Saturday, October 19, 2013

TOP STORY >> Pryor, military glad crisis ended

Leader senior staff writer

“I’m hoping it was a turning point,” said Arkansas Sen. Mark Pryor on Thursday of the failed efforts in Congress to shut down the government, force the country to default on its debts or else to strip out funding for what is known as Obamacare.

The Tea Party wing of the Republican Party did succeed in shutting down portions of the federal government—including national parks, food inspection and parts of the military—for 16 days until Pryor helped broker a bipartisan compromise that funds the government through Jan. 15 and increases the debt ceiling through Feb. 7.

While 335 civilian employees at Little Rock Air Force Base were sent home for a week before Secretary of Defense Chuck Hagel called them back, the base is now back at full strength. (See editorial, p. 8A.)

With the compromise agreement signed by President Obama on Thursday morning, “This is what we’ve been anxiously awaiting,” said Col. Patrick Rhatigan, 19th Airlift Wing commander. “During the past 16 days, leaders at all levels strove to lessen the impact and uncertainty of this fiscal challenges on our Airmen and civilian personnel here.”

“Little Rock Air Force Base will remain responsible stewards of the resources entrusted to us by the American taxpayers,” said Rhatigan.

The National Guard has begun calling back 376 furloughed workers, most of whom were in the state Military Department.

“The past few weeks were hard on the Guard. We have a lot of healing to do,” said Maj. Gen. William D. Wofford, the adjutant general for Arkansas, “However, I am inspired by our Guardsmen, civilian employees and communities who came together during this challenging time to get the job done.”

October drill was cancelled for about 10,000 Arkansas Guardsmen, lights were turned off in offices and fuel conserved. The Guard’s helicopters were locked up and maintenance deferred.

With the Tea Party forced to concede on the shutdown, Pryor stopped short of saying the shutdown may have been the peak of Tea Party power and influence.

He said the American public was frustrated by the gridlock on the budget and debt ceiling and that he was proud of the role he played in the bipartisan gang of 14 that helped craft the compromise that saved the day.

“We were able to do a lot of work, so (Senate leaders Harry Reid and Mitch McConnell)knew they had bipartisan support,” Pryor said.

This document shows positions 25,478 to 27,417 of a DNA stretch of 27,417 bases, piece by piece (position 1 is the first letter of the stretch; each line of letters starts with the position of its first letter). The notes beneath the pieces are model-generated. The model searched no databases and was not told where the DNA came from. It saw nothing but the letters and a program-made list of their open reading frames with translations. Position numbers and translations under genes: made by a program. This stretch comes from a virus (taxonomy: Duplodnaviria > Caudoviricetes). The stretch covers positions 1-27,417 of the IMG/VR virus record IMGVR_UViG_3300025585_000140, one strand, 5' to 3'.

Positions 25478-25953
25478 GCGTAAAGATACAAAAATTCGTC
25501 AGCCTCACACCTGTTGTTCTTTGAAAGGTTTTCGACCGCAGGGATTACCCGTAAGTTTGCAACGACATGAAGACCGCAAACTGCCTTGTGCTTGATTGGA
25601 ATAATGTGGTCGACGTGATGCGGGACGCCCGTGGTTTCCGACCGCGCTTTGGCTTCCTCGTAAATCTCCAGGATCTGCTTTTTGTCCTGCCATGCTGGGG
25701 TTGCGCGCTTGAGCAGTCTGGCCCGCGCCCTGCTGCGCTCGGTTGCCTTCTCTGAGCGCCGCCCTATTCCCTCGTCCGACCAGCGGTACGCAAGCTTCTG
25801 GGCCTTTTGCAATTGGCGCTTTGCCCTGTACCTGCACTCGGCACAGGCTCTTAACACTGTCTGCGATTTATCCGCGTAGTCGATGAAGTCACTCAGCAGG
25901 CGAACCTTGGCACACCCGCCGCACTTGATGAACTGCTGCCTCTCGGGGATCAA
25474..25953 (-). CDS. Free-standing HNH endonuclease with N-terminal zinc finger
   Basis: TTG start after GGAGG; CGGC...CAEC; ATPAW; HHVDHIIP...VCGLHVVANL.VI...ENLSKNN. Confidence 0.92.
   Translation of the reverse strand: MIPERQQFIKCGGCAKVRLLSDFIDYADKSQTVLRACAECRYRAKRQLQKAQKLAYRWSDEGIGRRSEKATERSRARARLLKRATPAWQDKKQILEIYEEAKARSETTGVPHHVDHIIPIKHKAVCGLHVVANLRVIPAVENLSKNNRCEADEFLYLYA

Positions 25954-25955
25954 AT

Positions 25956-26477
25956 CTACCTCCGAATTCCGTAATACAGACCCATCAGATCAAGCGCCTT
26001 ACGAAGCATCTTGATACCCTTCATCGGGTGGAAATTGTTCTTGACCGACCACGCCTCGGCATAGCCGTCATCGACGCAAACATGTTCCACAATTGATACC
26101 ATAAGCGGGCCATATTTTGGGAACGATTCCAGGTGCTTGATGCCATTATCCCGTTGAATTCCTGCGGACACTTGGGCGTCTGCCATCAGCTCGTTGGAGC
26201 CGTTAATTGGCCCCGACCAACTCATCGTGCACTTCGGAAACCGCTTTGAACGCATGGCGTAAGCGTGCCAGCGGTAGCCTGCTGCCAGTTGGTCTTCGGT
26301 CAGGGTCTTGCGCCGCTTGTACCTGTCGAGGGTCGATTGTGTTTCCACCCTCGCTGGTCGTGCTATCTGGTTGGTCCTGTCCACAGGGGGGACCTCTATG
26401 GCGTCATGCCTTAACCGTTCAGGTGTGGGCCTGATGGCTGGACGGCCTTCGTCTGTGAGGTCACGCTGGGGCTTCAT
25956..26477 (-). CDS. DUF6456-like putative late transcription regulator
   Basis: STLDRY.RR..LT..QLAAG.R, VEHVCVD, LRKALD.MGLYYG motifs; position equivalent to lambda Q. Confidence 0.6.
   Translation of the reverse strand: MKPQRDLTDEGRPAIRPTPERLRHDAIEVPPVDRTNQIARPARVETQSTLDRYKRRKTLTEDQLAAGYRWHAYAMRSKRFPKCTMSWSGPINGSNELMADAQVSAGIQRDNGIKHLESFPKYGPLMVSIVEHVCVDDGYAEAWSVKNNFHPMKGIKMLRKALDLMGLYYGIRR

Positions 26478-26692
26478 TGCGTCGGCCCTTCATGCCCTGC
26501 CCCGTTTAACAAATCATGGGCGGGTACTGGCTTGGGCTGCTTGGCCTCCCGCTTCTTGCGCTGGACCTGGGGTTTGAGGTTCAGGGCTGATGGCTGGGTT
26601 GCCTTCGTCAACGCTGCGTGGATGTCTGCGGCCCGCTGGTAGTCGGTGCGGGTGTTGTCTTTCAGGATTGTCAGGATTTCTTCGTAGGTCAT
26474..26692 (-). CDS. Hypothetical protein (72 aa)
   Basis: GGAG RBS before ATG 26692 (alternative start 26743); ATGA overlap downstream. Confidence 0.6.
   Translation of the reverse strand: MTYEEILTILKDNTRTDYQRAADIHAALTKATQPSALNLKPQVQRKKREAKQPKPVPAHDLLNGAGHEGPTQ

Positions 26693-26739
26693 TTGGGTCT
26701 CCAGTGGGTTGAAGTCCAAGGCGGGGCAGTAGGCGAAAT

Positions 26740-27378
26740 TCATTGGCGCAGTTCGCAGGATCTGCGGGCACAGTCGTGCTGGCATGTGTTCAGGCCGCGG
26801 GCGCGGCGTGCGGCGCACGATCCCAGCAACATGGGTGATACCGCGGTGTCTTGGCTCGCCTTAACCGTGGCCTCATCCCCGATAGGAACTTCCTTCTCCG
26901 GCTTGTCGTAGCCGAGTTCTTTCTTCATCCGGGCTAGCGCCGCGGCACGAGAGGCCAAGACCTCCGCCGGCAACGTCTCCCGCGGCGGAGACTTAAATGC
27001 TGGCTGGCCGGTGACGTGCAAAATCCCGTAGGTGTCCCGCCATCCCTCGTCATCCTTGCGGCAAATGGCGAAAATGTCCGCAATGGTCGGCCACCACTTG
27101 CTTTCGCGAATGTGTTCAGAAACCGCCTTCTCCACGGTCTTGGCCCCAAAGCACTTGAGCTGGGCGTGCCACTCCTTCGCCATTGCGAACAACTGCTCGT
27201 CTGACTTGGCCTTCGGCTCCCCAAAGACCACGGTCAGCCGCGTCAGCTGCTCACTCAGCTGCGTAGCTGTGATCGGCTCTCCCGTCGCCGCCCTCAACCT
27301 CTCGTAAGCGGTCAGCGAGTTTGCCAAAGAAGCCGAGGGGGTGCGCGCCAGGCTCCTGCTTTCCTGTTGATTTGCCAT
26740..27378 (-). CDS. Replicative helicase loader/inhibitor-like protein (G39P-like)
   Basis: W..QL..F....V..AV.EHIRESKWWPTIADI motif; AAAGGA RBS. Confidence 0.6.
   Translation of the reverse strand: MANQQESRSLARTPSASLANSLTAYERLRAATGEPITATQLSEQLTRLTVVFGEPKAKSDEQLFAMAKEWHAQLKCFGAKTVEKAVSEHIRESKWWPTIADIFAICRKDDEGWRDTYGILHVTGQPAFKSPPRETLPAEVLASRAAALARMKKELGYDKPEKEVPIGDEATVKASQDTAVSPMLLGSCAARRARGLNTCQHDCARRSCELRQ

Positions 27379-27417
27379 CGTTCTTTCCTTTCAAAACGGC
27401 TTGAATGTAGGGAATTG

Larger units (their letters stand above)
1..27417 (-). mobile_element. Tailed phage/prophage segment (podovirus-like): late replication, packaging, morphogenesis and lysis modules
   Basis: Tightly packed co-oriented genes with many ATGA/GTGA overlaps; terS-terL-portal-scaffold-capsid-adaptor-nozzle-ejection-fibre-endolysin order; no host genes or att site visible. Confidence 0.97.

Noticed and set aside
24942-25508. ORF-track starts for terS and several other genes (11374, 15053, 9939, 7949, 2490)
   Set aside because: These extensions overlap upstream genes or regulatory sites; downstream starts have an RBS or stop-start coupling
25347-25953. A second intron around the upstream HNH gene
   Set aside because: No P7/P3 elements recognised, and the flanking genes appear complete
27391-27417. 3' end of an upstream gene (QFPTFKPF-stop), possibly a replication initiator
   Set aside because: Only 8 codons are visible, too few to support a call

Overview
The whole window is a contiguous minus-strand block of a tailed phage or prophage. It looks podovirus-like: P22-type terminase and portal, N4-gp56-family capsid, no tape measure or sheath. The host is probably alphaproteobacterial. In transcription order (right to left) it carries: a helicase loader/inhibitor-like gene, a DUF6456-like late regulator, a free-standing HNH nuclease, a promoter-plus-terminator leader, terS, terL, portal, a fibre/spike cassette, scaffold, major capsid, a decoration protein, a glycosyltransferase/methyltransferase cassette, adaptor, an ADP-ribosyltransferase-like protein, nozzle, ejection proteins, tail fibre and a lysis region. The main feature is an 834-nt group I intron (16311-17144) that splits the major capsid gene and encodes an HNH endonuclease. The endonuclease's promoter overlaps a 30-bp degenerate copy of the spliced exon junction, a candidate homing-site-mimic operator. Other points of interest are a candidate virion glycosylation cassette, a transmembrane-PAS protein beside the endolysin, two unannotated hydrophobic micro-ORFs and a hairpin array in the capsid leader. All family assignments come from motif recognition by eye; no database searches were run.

“Out whole goal was to help the two leaders get to ‘yes,’” he said.

Before the shutdown, Pryor already was slated to speak on infrastructure to the Arkansas Section of the American Society of Civil Engineers at the North Little Rock Wyndham Riverfront Hotel. He told them investments in infrastructure create jobs, calling the funding of infrastructure “an investment in the future.”

By way of contrast, he said that in July, his re-election opponent, Fourth Dist. Rep. Tom Cotton said, “The role of the federal government in infrastructure should be limited.”

Pryor praised John Burk-halter, who grew up in Sylvan Hills and is seeking the Democratic nomination for lieutenant governor, as a great public servant. He is former head of the state Economic Development Commission.

Burkhalter, a civil engineer himself, who just resigned from the state Highway Commission, was invited to speak when it seemed Pryor might be stuck in Washington. He told the assembly of engineers that he was inspired by Arkansas Democrats such as Pryor’s father David, the former governor and senator, Sen. Dale Bumpers and President Bill Clinton, and he said economic development was his top priority.

Pryor said for every dollar Arkansans pay in fuel tax to support highway projects, the state gets $1.40 back from the federal government, and that for every billion dollars spent on infrastructure, 34,000 jobs were created.

“Infrastructure is not possible if you don’t have functioning government,” he said.

“You saw what happened in Washington when a small group of Republicans in the House have been driving the train, and bragged for weeks that they were going to shut down the government—and they did so, for 16 days.

“They brought us to within a day of defaulting on our obligations. They hurt the U.S economy, cost the taxpayers billions of dollars and just completely wasted money. They came across as childish and petty.

“If they want to embarrass themselves, that’s fine, but they embarrassed America. They are sapping our confidence in our country and diminishing America’s prestige abroad.

“In the Senate, we were disgusted. There’s a real sense that that wasn’t going to happen again,” Pryor said.

Asked about the charge that Democrats weren’t willing to work with Republicans on crafting the Affordable Care Act, Pryor said, “That’s a hollow criticism. They were given every opportunity.” He said early on Republican Sen. Charles Grassley helped frame the law, but then dropped out.

He said the House was so dysfunctional that it couldn’t even get a bill to the floor on ending the shutdown stalemate.